An Old Generation Treat for a New Generation

10:15 pm on a Tuesday night and Lakeshore Avenue is dead. A few cars whiz past on the street and some stop to park outside closed shops and restaurants. The thick, sticky, sweet scent of sugared treats wafts down the sidewalk pulling people into the only business that’s open at this end of the block. Inside, the brightly lit glass cases hold towers of sugared, glazed and sprinkled donuts. A man and woman greet you behind the cases. Low yellow lights bounce off the shining marble table tops and black leather chairs. The white, old fashioned lettering on the maroon outdoor awning and logo perfectly describes the shop’s mellow, classic, old-timey vibe. It’s all so simple and simply perfect. Donuts and coffee. Donuts and milk. Colonial Donuts.

Operating since the 1970’s, Colonial Donuts remains a happening spot where all people, especially teenagers, flock to at night. Because it is open seven days a week, 24 hours each day, teens can go on craving runs, whether it is 2:00 am or 2:00 pm. Store manager Phing Yamamoto said that many people come to the store at night, which is why it remains open late. The previous owners kept the store open at all hours, so when Yamamoto’s parents bought the store about 30 years ago, they decided to continue that tradition.

Located in the heart of Lakeshore Avenue Colonial Donuts is easy to walk, bike or drive to. “It has a close and convenient location and is best to go at night because most places are closed and parking is easier than it is during the day,” said local high school student Paige Ellis.  She continued,  “Colonial is still open though, so it’s a nice spot to go when you’re with friends.” Yamamoto said that Colonial Donuts is well known and loved by the community since most stores in the Bay Area are not open 24/7. Yamamoto added that she always sees all sorts of people there at night, playing chess, sitting and talking, playing scratchers or lotto, or picking up donuts to go. “Colonial Donuts is where the action happens during the night,” local high school student Claire DeVroede said.

The real draw for people to visit, however, is the donuts. Yamamoto said that the store serves fresh, handmade donuts, made one or more times each day at the store. The workers make the first batch of donuts in the evening and early morning of the following day, and will cook more batches throughout the day depending on how busy it is, Yamamoto said. The mornings are the busiest time, since people stop by on their way to work or school. Yamamoto said that other busy days are Friday nights after dinner or sports games, and Saturday mornings because of the Farmers Market.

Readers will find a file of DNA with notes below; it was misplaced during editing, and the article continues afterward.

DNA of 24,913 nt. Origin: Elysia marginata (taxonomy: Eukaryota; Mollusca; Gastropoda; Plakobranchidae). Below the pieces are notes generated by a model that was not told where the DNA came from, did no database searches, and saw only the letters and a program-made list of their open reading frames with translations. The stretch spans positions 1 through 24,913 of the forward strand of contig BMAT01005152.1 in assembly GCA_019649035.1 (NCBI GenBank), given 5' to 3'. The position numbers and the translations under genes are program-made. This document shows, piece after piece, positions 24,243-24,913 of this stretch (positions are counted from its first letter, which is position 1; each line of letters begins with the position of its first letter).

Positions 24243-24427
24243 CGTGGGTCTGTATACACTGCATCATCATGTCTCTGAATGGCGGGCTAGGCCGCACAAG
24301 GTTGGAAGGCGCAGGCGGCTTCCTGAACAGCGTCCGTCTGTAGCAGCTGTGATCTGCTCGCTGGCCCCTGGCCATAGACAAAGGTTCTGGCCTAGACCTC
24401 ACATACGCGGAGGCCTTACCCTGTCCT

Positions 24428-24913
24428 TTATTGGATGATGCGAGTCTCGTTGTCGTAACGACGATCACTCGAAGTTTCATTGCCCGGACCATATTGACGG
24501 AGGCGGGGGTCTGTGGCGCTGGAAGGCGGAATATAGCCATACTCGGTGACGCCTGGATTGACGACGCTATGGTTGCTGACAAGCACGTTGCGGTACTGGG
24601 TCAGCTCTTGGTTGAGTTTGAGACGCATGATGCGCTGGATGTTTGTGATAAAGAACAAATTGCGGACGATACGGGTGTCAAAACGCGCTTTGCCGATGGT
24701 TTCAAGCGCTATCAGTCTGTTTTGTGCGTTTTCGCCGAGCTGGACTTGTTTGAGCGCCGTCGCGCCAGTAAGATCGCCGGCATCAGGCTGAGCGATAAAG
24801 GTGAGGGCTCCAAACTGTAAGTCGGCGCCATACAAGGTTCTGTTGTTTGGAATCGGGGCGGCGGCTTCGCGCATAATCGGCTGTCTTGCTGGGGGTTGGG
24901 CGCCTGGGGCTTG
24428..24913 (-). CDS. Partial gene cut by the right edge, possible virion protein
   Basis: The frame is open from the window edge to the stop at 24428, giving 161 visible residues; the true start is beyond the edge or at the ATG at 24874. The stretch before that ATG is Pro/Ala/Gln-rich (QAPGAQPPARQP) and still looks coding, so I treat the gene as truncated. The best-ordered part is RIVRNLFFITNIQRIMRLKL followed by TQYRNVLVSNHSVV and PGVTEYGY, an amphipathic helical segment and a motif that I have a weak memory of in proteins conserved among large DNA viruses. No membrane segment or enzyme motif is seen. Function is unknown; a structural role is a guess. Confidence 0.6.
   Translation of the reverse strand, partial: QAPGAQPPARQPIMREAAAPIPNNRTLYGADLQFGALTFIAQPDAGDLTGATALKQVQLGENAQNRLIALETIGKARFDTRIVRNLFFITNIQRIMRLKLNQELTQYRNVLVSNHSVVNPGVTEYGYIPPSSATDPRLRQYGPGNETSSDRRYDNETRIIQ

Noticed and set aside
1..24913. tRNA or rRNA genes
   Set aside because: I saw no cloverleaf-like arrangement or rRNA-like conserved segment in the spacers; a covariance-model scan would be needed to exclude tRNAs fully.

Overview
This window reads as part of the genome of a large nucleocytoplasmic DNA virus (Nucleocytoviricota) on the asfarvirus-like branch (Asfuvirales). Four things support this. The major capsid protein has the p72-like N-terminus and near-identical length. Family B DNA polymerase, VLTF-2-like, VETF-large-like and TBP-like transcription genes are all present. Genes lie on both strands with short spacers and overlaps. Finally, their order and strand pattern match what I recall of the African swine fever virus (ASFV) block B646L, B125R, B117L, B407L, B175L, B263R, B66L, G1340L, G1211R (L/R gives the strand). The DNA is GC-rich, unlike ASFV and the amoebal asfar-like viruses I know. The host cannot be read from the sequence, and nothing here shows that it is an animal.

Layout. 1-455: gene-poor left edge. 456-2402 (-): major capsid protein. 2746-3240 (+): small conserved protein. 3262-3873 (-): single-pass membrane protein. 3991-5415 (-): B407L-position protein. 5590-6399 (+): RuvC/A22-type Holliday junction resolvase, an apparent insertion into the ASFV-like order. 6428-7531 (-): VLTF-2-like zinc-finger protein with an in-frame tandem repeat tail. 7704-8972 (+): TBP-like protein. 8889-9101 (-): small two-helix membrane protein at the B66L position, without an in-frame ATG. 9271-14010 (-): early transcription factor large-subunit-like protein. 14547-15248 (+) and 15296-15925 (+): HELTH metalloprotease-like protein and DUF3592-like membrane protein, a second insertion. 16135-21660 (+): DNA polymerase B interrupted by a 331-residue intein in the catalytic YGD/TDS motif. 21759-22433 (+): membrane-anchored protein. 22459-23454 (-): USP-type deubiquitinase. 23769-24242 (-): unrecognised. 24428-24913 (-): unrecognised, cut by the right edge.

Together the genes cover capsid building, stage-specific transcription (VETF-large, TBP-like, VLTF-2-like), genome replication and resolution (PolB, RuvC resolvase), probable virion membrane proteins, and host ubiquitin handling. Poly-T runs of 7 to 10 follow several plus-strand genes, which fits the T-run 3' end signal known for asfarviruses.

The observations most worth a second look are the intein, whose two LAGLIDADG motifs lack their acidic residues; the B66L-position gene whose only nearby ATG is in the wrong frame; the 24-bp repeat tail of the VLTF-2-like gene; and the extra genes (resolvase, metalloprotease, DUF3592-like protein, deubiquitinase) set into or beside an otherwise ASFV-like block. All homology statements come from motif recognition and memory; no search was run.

This Lakeshore business has affordable options for any type of donut craving. Prices for the regular donuts range from $1.20 – $2.25, and donut holes are $0.30 each. Ellis said that a major draw for teenagers is that “it is really cheap, so we can afford to buy treats.” Their main flavors include the classics, such as glazed, sprinkled, cake, and old-fashioned, but they also have a few unconventional kinds, like their newest edition, maple bacon. Ellis said that she likes the old-fashioned donuts and sprinkled the best. Yamamoto said that their most popular donuts are their glazed, blueberry, glazed old fashioned and more recently, sprinkled. Yamamoto said that teenagers like to buy the colorful, sprinkled donuts and take pictures of them to post on social media. Colonial Donuts not only serves the glazed and sprinkled treats, but also other foods such as muffins, pastries, bagels, croissants, cookies, and sandwiches. They also serve drinks including coffee, hot chocolate, juices, teas, and milk.

They were voted best gourmet donuts of Oakland and the East Bay by Oakland Magazine in 2012 and received the East Bay Express Best Donuts Readers’ Poll Award in 2014.  As a small business with 10 employees, Yamamoto said that the shop has faced difficulties with competition, labor, and wages, but it has persevered and remains a vital part of Lakeshore Avenue. Yamamoto said that the community supports traditional, small businesses like theirs, and appreciates that they handcraft their donuts. They also value Colonial Donuts as a place where anyone can sit down with friends to enjoy a donut and coffee, buy a lottery ticket, or act like a teenager and pick up a pink box of a dozen donuts at 2:30 am.

Colonial Donuts
3318 Lakeshore Ave, Oakland CA 94610
Open seven days a week, 24 hours a day, 365 days a year

Phone: (510)-893-2503




5 responses to “An Old Generation Treat for a New Generation”

  1. Debbie Silverman Avatar
    Debbie Silverman

    Now I want a donut.

  2. Chrissy Avatar

    I’d like to add that Colonial Donuts does a wonderful community service of letting homeless people hang out for a few hours to find relief from the weather, and enjoy warm donuts and coffee. Lots of folks also bring board games there, or do work on their computers. They’re truly the people’s donuts.

    1. Debbie Silverman Avatar
      Debbie Silverman


  3. FM Austin Avatar
    FM Austin

    Also has good apple fritters!

  4. Manny Myers Avatar
    Manny Myers

    Been going to Colonial Doughnuts since the late 60’s. We actually sold them at our brunch break each day at our high school in 1970 and 1971 for sure, maybe even back in’69. They are as good today as they were then. Been eating their fare nearly fifty years and hope to for another fifty…